Multi-Chrome nail polish relies on the pigments’ layers. These pigments are reflective and settle into separate layers on each nail. These layers consist of lower layers that make the nail look one color from an angle and higher layers that reflect a completely different color from another angle.
5. Thermal/Thermochromic Nail Polish
There are various fun color-changing nail polishes. One of the most popular polish types is Thermal or Thermochromic nail polish. “Thermo” means temperature and “chromic” means color. This type of nail polish changes color in response to the change in temperature.
On a warm, sunny summer day, your nails could look pink. On a cold, snowy winter day, your nails could look teal.
Thermal nail polish works by using ultraviolet radiation from fluctuating temperatures. It changes color because of an ingredient called leuco dye. Leuco dye has two forms, colorless and colored.
Leuco dye can transition between these two states in response to heat. The solvent in the nail polish is what causes the leuco dye to change color. When the solvent in the nail polish is cold it will solidify which stops it from reacting with the dye.
This means the dye will remain the color that it was placed in, However, when the solvent gets warm from surrounding temperatures, the solvent liquifies and binds with the dye causing it to change color.
DIY Thermal Nail Polish
You can create your very own Thermal Nail Polish at home, saving you the trouble to purchase some. And it works just as fine!
You will need the following items:
- Empty Nail Polish Bottle
- Glass ball bearings – so you can mix the polish
- Leuco dye
- Topcoat is a white, pale, or clear color
First, place one or two ball bearings inside the empty nail polish bottle. Next, take your funnel and place it inside the bottle. Pour the top coat of your choice into the funnel until it reaches halfway.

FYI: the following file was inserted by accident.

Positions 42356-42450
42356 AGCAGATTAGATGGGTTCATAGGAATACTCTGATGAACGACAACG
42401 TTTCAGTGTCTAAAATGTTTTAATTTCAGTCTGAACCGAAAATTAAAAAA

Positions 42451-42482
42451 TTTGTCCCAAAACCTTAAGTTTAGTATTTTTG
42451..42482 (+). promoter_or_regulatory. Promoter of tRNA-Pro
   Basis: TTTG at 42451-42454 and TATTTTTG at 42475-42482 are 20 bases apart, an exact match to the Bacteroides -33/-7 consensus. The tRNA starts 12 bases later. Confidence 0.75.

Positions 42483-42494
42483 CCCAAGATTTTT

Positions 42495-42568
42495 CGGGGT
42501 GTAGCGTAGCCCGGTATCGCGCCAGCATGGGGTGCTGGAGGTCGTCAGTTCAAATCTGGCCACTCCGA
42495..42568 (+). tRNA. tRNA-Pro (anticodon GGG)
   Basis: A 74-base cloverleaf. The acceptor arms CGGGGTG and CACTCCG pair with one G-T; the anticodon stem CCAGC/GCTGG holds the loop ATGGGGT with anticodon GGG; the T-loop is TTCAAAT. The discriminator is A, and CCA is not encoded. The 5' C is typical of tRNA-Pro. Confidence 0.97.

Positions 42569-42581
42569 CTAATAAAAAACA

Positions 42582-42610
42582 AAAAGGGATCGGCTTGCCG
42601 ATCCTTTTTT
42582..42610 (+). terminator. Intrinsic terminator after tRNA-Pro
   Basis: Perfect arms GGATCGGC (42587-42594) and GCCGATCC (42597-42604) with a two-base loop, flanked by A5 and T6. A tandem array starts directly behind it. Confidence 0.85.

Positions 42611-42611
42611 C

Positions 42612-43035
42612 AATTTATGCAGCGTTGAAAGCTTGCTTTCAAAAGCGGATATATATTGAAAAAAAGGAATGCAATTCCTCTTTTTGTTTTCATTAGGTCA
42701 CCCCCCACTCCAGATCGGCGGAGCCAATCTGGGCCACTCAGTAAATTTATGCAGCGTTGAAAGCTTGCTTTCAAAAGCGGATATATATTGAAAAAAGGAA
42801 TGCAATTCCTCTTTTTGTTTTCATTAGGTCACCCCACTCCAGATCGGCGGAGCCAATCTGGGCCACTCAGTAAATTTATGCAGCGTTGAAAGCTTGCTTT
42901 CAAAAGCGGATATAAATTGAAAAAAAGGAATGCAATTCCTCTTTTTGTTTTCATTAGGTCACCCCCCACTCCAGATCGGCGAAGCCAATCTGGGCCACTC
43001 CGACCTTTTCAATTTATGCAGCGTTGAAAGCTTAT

Next, add leuco dye until you have achieved your color change. This normally takes a little under a teaspoon of dye to get done. If you don’t see the color change you might be working in too warm an area.
You can place your bottle in the fridge to see the color it will change to.
Seal the bottle with the polish cover and gently shake, allowing the ball bearings to mix the formula on the inside. Ensure to not shake vigorously as you may get air bubbles into the mixture and ruin the nail polish.
If the mixture ends up becoming too thick you can always put two or three drops of nail polish thinner (preferably using an eyedropper) into the mixture and gently roll it between the palms of your hands. Depending on the color you used to make your DIY thermal nail polish, the color you will see when the temperature is warm is white, clear or whichever pale color you used as the base.
The color that your polish turns into once it’s cold will depend on the color leuco dye that you use. There are at least fifteen colors to choose from. It will take a basic understanding of color mixtures to understand what color you can expect from your leuco dye once it is mixed with the nail polish.
I’ll give you three examples below:
If I would like my nail polish to change from baby blue to green then my formula will be:
Baby blue nail polish + Yellow tinted leuco dye = green nail polish.
Likewise, two more of your options could be: